(Dis)Integration of Bosnia and Herzegovina in the European Union
Eight years later: Is Croatia finally truly ready for Europe?
Greece's EU journey: Solidarity hard to come by, but two-way approach also lacking
Some sad lessons the Western Balkans can learn from Bulgaria's EU Journey
Running the wrong way: Rama's spat with the EU over vaccination underlines growing frustration
Somewhere in the middle: Kosovo's delicate relations with the European Union
TINA politics and the Greek elections
Having struck a highly controversial agreement with Greece’s European creditors, former prime minister Alexis Tsipras is now confronted in real time with a fundamentally changing political landscape. New parties are emerging on the left of the political spectrum. His own Syriza party has yet to find its footing after the split of the Left Platform and the establishment of Popular Unity ahead of early general elections on 20 September.
What would usually take months, if not years, in other countries is happening with lightening speed in Greece. For the first time since the initial 2010 memorandum, all the mainstream political parties in Greece have – more or less reluctantly – had to acknowledge the need to accept stringent reform requirements (“prior actions”) in exchange for multi-year financial assistance. Syriza is now part of this political mainstream in Greece.
Only the extreme fringe parties on the left and right of the political spectrum are distancing themselves from memorandum policies and calling, with varying decibel levels, for a return to the drachma. This re-arrangement of political chairs gives Greek voters a clear-cut binary option to make an informed choice between the merits and fallacies of the memorandum and the anti-memorandum camps. But it does not make it any easier for them in identifying a preference from among the former group of parties.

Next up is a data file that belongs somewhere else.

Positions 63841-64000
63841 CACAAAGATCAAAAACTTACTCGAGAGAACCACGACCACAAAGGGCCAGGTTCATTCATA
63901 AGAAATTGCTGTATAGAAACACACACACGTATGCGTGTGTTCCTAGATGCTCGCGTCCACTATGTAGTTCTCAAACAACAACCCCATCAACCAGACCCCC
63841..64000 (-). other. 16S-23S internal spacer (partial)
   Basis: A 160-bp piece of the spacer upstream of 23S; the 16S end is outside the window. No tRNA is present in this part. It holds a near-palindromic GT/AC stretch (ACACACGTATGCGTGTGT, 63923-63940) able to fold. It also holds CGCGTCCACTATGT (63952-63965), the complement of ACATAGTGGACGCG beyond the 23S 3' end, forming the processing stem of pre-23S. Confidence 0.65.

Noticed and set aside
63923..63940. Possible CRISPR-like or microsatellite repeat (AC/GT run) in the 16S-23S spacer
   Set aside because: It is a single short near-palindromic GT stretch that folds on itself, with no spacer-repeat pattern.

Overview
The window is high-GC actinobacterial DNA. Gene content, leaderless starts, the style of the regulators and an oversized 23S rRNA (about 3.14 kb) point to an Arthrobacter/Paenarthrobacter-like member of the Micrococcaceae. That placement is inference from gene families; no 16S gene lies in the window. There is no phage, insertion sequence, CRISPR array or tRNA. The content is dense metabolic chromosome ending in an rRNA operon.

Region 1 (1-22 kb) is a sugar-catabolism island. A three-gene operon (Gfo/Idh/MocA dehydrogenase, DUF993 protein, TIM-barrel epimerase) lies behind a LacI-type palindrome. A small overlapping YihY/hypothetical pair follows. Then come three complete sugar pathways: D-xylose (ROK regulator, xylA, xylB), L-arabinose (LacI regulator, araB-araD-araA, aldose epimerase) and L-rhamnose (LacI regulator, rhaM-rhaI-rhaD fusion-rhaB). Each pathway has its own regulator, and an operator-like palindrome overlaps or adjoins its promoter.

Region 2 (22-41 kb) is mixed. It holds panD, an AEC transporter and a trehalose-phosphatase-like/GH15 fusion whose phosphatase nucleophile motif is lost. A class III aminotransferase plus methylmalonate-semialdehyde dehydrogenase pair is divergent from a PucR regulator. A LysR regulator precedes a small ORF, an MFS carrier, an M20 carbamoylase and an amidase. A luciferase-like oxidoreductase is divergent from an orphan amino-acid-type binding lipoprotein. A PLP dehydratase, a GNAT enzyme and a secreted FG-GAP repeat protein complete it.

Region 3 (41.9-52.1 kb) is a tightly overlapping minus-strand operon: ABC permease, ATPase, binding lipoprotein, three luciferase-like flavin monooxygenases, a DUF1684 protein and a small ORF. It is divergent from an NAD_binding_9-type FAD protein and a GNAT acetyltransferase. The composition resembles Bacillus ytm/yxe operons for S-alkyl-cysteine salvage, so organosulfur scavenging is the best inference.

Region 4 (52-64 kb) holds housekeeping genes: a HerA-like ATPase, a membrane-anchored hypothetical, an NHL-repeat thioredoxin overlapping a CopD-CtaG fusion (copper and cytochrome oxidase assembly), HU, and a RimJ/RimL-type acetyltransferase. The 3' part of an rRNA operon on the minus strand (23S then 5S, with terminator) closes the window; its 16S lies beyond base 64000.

Promises and slogans were key instruments in getting the vote out in the January elections and July referendum. But the same campaign strategy will not work again, given how discredited many of its advocates are and how disillusioned voters have become in the course of the past seven months with Syriza and with other established parties in recent years.
Thus two alternatives present themselves to mobilize the Greek electorate. One is being paraded by Syriza operatives as a default option, namely the popularity of the former prime minister. Tsipras indeed enjoys remarkably and consistently high approval ratings. He is preparing an electoral strategy that is essentially focused on his persona, arguing his own version of “TINA” politics: There Is No Alternative …to me.
However, two caveats should be borne in mind. These forthcoming elections are not a presidential contest. They are the third national ballot in 2015. The former prime minister’s political popularity will be challenged by voter fatigue and disillusionment. Furthermore, high approval ratings and the capacity to draw large crowds do not necessarily translate into votes at polling stations on election day.
Most opinion polls can be ignored in the coming weeks. As we have learned in Greece and other European countries, it is increasingly difficult to trust such electoral projections, and many polling companies have repeatedly had egg on their faces in the course of recent years. Looking at betting agencies and the odds they offer for a victory of any party in Greece on 20 September may be a more reliable way of political forecasting.
As many other popular politicians across Europe have had to painfully and unexpectedly experience, most recently in the case of the Labour Party in the United Kingdom, name and face recognition are important in their own right. But angry, confused or burdened voters who still bother to cast a ballot demand more specifics and credibility from their (future) political leaders. Providing these is the other alternative facing parties in mobilising voters.